Hotter than Ibiza! Record-breaking March temperatures will see mercury hit 75F this week as full lockdown FINALLY comes to an end and Britons meet friends and family again for first time in months
- Britain’s sunshine to beat Ibiza’s this week as nation released from lockdown to meet in groups of six Monday
- The south of UK will be ‘very warm’ reaching highs of 75F (24C) by Tuesday, a potentially record March high
- Temperatures in Ibiza will top 62.6F (17C) whilst London reaches 75F Tuesday, highs of 57F (14C) in the north
- But the north-west of UK could see heavy persistent rain in the first part of week, before it moves southwards
Britain’s sunshine will rival that of Ibiza’s this week as the nation is released from full lockdown to meet friends and family outside for the first time in months.
The UK could see record-high March temperatures as tomorrow’s ‘Happy Monday’ will see restrictions on outdoor gatherings are eased in England.
The south of the UK will be ‘very warm’, the Met Office said, with some areas in south-east England surpassing the heat in Ibiza and seeing temperatures rise to 75F (24C) by Tuesday.
The warmer and brighter weather coincides with the relaxing of England’s lockdown on Monday, when the ‘stay home’ order ends and groups of up to six people, or two households, are able to meet outside.
People enjoy the spring weather in Regent’s Park, London, ahead of restrictions easing on ‘Happy Monday’, March 27
A group of four gather in Regent’s Park London ahead of the Covid restrictions easing on Monday, with temperatures expected to reach a scorching 75F (24C) in London on Tuesday
A group do a photoshoot in Regent’s Park on Saturday ahead of the national lockdown restrictions easing on Monday
In Wales, lockdown restrictions were eased as the ‘stay local’ requirement was dropped on Saturday, with people allowed to stay in self-contained holiday accommodation.
Temperatures in March have not gone above 75F (24C) since March 29 1968, when 78F (25.6C) was recorded in Mepal in Cambridgeshire.
But the north-west of the UK could see heavy persistent rain in the first part of the week, before it moves southwards.
Last night saw strong winds and rain in areas in the north, particularly in parts of western Scotland where a yellow warning for rain remains in place until 6pm today.
The clocks may have been set forward by an hour but the sun rises when it wishes! Views of the Thames estuary, near Gravesend in Kent this morning
Pink skies before the sunrise on the Thames estuary, near Gravesend in Kent this morning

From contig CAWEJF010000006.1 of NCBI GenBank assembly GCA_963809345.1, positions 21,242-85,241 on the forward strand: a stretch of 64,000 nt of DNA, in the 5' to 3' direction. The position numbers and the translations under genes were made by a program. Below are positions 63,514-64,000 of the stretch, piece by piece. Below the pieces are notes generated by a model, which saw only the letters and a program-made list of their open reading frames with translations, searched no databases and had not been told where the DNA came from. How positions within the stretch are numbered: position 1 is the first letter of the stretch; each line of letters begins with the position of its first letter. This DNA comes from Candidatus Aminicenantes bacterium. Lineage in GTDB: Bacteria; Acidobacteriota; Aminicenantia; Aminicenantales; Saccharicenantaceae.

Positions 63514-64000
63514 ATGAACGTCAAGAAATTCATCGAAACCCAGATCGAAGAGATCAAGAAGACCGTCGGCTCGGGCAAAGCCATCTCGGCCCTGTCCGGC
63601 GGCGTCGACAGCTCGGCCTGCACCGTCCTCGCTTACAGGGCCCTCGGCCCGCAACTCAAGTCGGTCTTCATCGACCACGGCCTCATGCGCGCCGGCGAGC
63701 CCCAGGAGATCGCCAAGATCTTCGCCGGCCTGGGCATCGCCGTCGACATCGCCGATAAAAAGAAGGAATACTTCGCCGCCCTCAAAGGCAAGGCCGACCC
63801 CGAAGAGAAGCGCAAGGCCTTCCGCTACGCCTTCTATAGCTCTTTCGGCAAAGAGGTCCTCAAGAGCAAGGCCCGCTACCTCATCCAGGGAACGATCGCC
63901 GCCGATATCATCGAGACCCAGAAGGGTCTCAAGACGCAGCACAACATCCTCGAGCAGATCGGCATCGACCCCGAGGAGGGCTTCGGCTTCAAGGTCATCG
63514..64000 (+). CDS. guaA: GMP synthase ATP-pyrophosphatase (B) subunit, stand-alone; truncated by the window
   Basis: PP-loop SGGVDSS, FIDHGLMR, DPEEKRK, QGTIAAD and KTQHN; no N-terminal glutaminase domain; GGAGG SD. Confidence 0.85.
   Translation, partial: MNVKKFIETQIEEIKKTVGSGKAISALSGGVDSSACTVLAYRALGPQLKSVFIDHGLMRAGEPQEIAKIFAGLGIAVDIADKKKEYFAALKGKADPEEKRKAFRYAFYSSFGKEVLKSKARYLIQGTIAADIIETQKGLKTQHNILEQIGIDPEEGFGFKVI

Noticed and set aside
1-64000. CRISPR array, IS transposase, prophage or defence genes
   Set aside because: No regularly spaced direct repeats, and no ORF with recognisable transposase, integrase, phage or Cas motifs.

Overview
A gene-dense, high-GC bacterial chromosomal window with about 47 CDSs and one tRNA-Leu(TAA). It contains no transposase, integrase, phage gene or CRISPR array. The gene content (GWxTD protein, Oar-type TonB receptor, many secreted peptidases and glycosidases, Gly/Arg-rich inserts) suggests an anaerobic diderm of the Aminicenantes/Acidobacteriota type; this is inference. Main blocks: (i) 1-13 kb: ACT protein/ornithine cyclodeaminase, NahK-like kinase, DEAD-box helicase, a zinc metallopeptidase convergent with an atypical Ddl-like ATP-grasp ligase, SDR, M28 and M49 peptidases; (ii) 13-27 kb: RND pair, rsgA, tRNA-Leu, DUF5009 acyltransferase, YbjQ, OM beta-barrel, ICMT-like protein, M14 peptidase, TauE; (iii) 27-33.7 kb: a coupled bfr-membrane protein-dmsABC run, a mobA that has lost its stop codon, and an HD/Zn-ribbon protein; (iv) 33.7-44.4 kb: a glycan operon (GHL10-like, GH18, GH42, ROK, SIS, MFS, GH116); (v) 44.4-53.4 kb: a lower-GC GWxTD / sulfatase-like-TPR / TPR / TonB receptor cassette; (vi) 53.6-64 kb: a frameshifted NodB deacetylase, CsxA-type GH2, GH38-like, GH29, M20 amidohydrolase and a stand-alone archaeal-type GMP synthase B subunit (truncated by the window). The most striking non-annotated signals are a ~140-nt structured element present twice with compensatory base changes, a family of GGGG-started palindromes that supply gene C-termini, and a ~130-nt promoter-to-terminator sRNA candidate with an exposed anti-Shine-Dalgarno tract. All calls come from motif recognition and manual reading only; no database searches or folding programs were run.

A view of the Thames estuary, near Gravesend in Kent, this morning. The coming week promises more sun for the south
Whilst the south is set for a sunny week ahead, those in the north-west can expect rain for the start of the week. Thames estuary, near Gravesend in Kent, this morning
The Super Worm Moon rising on a clear Saturday evening over Stoodley Pike, Todmorden, West Yorkshire. A supermoon occurs when the full moon nearly coincides with perigee – the point in the orbit of the moon at which it is nearest to the Earth
The Worm Moon is named for the earthworms that begin to appear in March, when the soil begins to warm up, bringing robins and other birds for the start of spring. It will appear at its largest on Sunday evening
Meanwhile parts of southern England and Wales will see mostly dry, grey and windy conditions today, although some bright or sunny spells is forecast for the South East.
Temperatures are expected to reach highs of 57.2F (14C).
Met Office forecaster, Greg Dewhurst said southerly winds along with an area of high pressure would move in on Monday.
He said: ‘Into next week large swathes of southern England and Wales will be dry with warmer temperatures than expected for this time of year, the average for March being 51-53F (11-12C).
‘The mercury could reach a high of around 18C on Monday, with Tuesday seeing highs of 75.2F (24C).
‘Much of the UK will remain dry and bright until Wednesday, while parts of Scotland will see some heavy showers.’
By Easter weekend, cold air from the north may bring another dip in temperatures, with the Met Office forecasting showers spreading to most areas.
It said temperatures are likely to be around or below average for the time of the year, with a potential for widespread overnight frosts.
The coldest Easter weekend on record was in 2013 when 10F (minus 12.5C) was recorded at Braemar in Aberdeenshire, on Easter Sunday.
Ahead of the easing of restrictions on ‘Happy Monday’, police chiefs warned the public to stay vigilant and said next week is not the end of curbs on freedom.
Martin Hewitt, chairman of the National Police Chiefs Council, said complacency risked spreading new Covid variants and could lead to fresh rules.
Outdoor sport and recreation facilities, including golf courses, open-air swimming pools and tennis and basketball courts, will reopen from tomorrow.
It is the first significant easing of Covid restrictions since the current lockdown came into effect in early January.
People on Brighton beach on Saturday March 27 ahead of the expected warm weather spell next week as restrictions ease
The Spring sunshine brought lots of people into Beaconsfield Saturday morning for the Farmers Market. Buckinghamshire, March 27
A couple walk hand in hand in Regent’s Park, London, during England’s third national lockdown. Saturday March 27
A map showing the growth in England’s Coronavirus R Rate (Basic reproduction number)
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